Oregon Historic District Society

The Oregon Historic District Society (OHDS) Meetings
The Board of Trustees holds regular meetings on the second Tuesday of every month (except December and April) at 7:00 p.m. The meetings are open to the public, and held at the Park Manor Community Room (1st floor of the high rise near the corner of Cass St. and Jackson St.) The OHDS Annual Meeting is held in April.

About OHDS
The first meeting of the Organization for the Burns-Jackson Area was held September 12, 1973. Twelve of those present were then residents of the area – the remainder, prospective residents or interested parties. By the conclusion of the second meeting two weeks later, the group had voted to call themselves the Oregon Historic District Society, adopted a constitution, elected trustees and voted to file Articles of Incorporation. Their constitution read in part: “To create a sense of community; to help make neighborhood life secure and comfortable; to establish an atmosphere in which to live, work and recreate ourselves.” more Each year the Oregon Historic District Society sponsors a tour of homes and business buildings in the area in an effort to acquaint others with what we have accomplished. The public response to these events has been gratifying and, at times, almost overwhelming. The pride we take in our efforts is nurtured by the warm interest our visitors have shown. The activities of the Society are varied, but the purposes expressed in our constitution remain our prime objectives. As “new” pioneers, we are hard at work recreating a neighborhood and sharing it with our visitors.

OHDS Logo

The logo of the Oregon Historic District Society is a modern adaptation of the lion head emblem of the McHose and Lyon Dayton Architectural Iron Works, a local firm, in business for approximately 30 years beginning in 1868. This firm supplied much architectural ironwork for construction, not only in Dayton, but throughout the Midwest. Their fences and iron lace verandahs are still much in evidence in the Oregon District and elsewhere.

Their work was usually identified by a cast iron lion’s face in relief, bearing the inscription “McHose & Lyon, Manufacturers, Dayton, Ohio” under the lion’s face. This emblem was used mainly on fence gates and, at times, the name of the homeowner for whom the gate was made appeared in a semi-arch panel over the top of the lion’s face.
Mr. William McHose, a 72 year resident of the area, lived for 45 years in a fine Victorian home located at 53 Green Street, which he built in 1873 as a wedding gift for his bride.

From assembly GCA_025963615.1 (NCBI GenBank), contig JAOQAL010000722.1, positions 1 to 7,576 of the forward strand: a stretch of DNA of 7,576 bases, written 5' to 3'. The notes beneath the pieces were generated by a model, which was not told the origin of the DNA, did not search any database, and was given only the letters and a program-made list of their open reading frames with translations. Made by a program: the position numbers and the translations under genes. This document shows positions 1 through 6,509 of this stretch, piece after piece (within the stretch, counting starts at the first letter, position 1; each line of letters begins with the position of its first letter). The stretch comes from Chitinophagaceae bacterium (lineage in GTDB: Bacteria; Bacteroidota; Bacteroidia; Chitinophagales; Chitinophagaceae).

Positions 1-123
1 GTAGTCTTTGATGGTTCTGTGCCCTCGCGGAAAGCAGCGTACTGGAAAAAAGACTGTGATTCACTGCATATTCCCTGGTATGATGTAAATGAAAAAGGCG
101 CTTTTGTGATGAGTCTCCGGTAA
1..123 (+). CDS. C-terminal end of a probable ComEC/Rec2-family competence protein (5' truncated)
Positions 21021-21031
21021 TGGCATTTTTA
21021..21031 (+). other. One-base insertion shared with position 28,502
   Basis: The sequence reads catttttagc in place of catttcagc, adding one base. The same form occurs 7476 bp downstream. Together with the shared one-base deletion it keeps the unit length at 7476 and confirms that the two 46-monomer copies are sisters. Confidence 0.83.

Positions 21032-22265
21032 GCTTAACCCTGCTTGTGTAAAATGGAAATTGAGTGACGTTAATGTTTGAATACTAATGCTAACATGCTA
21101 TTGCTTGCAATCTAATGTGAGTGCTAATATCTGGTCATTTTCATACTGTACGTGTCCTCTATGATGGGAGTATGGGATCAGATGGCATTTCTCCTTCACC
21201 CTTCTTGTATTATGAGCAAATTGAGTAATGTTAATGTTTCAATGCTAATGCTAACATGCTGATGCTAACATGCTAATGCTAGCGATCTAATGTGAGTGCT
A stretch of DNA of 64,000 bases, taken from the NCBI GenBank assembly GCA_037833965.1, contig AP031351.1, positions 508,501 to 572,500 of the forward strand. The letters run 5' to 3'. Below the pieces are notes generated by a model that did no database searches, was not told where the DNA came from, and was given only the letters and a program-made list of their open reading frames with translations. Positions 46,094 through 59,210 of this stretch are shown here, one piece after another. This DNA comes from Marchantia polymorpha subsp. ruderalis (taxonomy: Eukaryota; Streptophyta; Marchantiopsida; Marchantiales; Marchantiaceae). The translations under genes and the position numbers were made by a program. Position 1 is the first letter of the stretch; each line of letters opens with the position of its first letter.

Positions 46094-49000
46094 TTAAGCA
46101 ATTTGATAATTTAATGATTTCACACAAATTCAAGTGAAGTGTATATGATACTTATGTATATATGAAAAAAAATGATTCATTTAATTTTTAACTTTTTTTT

Mr. McHose adopted the lion head emblem as a mark of his work shortly after he opened a small shop on the canal below Third Street. It originally bore his name, changing when Calvin Lyon became his partner in 1877.  The Oregon Historic District Society felt this symbol was a unique Dayton Historical item and that it bore a most direct relation to this area. They decided to use as their logo the lion head in its original design, replacing the firm name with that of the Society. They retained the same style of letters used on the original with the exception of the name “Oregon”. The letter styling of this word was taken from metal letters on an original leather fire horse harness of the old Oregon Volunteer Fire Company. This horse belt was borrowed from the private collection of James Davis for copying purposes. On the logo, “Oregon” was placed in the semi-arch panel position where the homeowner’s name would have appeared on the original casting.

OHDS Constitution
Click here to download the OHDS Constitution in PDF format.

4 thoughts on “Oregon Historic District Society”

  1. theresa cox said:

    Hi, I wonder if you could tell me how old the house is at 75 green street. My GGGGG Grandfather died at that address in 1861. His son in law Samuel T Evans owned the house. We went to look at it today and it looks like it might be from a later date or remodeled. This is a fascinating neighborhood, I was driving around in awe. Its like a time capsule.

    • Hello Theresa,
      Unfortunately, there is no consolidated list of dates when individual homes were built. However, according to some real estate websites, the building is listed as being built in 1900. Unfortunately, some early property records are a little sketchy, so the actual year may be earlier or there may have been another structure on the propoerty prior to the current house. It’s not uncommon for propoerty value records to shows rises and falls as homes were built or were destroyed by fire. Many homes that have been restored also have a plaque designating the year it was built. Next time you are in the neighborhood, you may want to look for one on the front of the house.

  2. Margaret Johnson said:

    I wonder if you can give me any information on 73 Jones St. I know the house is no longer there due to the construction of Route 35, which I wonder if you know when this occurred. This is where my GG Grandfather Jean-Pierre (John) Barthelemy lived i until 1903.

    My G Grandfather Anthony Barthelemy lived at 37 Green St.and there was an article written in the Dayton Daily News around 1904 about this house and how the flower seeds planted there were brought over from France. Any information would be greatly appreciated or if there are any websites for me to search to find more info. Thank you so much for your time.
    Margaret Johnson

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